OMAHA (DTN) -- With a new livestock emissions reporting rule set to take effect on Wednesday, the U.S. Environmental Protection Agency asked a federal court to stay the rule to allow the agency to help farmers prepare to comply.
Back in April, the U.S. Court of Appeals for the District of Columbia Circuit threw out an EPA decision to not require livestock operations to report emissions, essentially allowing the reporting rule to take full effect on Nov. 15, 2017. The rule requires livestock producers to report emissions of more than 100 pounds per day of either ammonia or hydrogen sulfide.
Animal feeding operations that confine more than 1,000 head of cattle, 2,500 head of hogs, or 125,000 chickens are defined as concentrated animal feeding operations, or CAFOs, by EPA. Ammonia and hydrogen sulfide emitted from livestock lagoons have been classified as "hazardous" and "extremely hazardous."
The National Pork Producers Council and the U.S. Poultry and Egg Association filed court briefs last week in support of the EPA's request to delay the mandate in the Comprehensive Environmental Response, Compensation, and Liability Act, or CERCLA.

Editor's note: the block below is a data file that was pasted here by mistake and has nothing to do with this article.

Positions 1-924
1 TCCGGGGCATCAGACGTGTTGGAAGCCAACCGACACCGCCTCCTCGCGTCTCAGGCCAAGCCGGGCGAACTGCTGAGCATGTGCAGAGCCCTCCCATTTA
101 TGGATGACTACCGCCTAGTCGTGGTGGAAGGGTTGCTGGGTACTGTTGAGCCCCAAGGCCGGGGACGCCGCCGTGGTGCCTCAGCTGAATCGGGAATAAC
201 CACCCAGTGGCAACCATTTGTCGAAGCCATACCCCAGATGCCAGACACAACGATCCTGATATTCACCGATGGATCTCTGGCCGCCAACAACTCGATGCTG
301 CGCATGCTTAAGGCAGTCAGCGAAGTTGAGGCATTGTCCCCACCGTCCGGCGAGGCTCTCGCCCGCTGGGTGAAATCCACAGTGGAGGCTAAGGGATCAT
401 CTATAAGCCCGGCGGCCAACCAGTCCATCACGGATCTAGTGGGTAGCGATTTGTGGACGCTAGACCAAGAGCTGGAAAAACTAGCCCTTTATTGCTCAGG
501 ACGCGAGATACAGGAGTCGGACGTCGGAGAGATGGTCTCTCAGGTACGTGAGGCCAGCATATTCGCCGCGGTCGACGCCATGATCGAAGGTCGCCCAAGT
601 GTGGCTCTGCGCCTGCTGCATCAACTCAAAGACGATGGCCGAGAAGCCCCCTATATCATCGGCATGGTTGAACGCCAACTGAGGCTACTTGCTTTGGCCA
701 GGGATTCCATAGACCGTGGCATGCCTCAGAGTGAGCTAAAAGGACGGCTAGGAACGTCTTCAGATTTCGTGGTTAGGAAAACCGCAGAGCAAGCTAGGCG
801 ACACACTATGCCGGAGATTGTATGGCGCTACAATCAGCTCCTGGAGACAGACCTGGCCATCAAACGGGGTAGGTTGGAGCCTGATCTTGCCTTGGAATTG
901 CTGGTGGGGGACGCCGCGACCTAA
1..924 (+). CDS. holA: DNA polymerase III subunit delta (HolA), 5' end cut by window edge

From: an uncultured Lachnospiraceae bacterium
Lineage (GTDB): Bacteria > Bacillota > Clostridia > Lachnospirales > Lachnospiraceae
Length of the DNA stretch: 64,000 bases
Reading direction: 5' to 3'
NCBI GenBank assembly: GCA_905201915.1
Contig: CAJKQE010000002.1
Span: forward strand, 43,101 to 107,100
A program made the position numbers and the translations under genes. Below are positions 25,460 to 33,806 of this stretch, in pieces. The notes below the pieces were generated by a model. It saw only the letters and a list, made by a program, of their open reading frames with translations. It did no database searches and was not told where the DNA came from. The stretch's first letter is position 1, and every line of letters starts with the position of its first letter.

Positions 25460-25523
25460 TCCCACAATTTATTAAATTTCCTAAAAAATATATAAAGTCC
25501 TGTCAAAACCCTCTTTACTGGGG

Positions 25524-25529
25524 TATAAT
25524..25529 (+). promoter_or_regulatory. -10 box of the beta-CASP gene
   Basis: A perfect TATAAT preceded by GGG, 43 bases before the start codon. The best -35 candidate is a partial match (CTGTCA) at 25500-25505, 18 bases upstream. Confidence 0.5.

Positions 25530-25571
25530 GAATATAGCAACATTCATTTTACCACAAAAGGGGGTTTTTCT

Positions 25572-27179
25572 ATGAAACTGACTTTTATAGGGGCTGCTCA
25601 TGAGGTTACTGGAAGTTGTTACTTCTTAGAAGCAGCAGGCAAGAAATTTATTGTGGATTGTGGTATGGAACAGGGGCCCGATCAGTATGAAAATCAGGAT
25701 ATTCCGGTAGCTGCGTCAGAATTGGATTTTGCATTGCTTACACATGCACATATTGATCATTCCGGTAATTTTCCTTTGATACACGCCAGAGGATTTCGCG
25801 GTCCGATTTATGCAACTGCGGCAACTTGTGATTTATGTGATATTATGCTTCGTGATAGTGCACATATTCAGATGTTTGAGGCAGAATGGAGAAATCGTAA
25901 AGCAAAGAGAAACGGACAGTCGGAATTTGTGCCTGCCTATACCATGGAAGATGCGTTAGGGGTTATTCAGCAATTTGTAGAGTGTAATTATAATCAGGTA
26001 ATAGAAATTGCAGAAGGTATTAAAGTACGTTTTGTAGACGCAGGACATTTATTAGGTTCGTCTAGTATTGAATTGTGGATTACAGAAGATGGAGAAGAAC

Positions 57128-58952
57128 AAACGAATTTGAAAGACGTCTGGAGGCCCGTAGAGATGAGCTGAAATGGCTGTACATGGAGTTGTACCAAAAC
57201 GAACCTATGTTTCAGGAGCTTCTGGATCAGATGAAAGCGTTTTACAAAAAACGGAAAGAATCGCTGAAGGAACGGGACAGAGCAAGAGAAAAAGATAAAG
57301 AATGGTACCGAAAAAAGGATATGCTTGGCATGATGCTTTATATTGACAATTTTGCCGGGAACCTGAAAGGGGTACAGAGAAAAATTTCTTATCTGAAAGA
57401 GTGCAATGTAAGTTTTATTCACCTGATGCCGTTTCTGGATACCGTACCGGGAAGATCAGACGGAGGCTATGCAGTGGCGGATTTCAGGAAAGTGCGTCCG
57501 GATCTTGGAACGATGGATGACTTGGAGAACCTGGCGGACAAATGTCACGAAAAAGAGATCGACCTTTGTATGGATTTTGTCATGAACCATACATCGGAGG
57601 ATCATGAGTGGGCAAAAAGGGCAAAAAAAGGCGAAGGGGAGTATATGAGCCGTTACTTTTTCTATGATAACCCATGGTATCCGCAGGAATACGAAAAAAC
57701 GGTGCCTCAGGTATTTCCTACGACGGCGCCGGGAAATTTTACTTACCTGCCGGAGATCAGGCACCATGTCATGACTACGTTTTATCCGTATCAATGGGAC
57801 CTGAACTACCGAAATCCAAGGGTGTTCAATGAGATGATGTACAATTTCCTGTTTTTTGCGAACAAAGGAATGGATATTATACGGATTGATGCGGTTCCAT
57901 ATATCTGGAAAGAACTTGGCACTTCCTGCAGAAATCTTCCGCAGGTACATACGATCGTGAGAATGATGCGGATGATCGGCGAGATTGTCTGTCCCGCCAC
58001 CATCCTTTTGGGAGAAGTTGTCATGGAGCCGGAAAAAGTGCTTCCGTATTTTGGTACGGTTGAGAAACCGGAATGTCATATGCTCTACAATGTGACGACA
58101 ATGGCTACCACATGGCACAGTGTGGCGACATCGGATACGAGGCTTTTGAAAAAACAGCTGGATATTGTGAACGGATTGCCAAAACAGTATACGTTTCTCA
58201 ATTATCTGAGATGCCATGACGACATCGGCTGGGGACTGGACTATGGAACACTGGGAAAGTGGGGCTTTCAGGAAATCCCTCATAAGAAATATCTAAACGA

The EPA asked the court on Monday for an extension of the deadline to either Jan. 17, 2018, or later to allow the agency to draft a better reporting form for farmers to use for compliance.
A number of environmental groups led by the Waterkeeper Alliance asked the court to deny the agency's request for an extension, calling the request a "smokescreen" to further delay the rule.
"Regardless of EPA's preliminary EPCRA interpretation, farmers will have to estimate their emissions and report their releases under CERCLA as soon as this court issues the mandate in this case," EPA said in a court filing on Monday.
"Allowing EPA this short additional time to finalize its CERCLA guidance and streamlined continuous release reporting form will help maximize the number of farmers that submit reports once the mandate is issued."
In addition, the agency said a delay would allow for further coordination in response to what is expected to be an increase in reports made to the EPA.
The University of Illinois Extension has developed a table to help livestock producers know whether they've reached reporting thresholds, http://web.extension.illinois.edu/…. In addition, the EPA has provided guidance for producers as well, http://bit.ly/….
In addition, the EPA announced interim guidance on Monday that allows livestock producers to report emissions by email.
Todd Neeley can be reached at email@example.com
Follow him on Twitter @toddneeleyDTN
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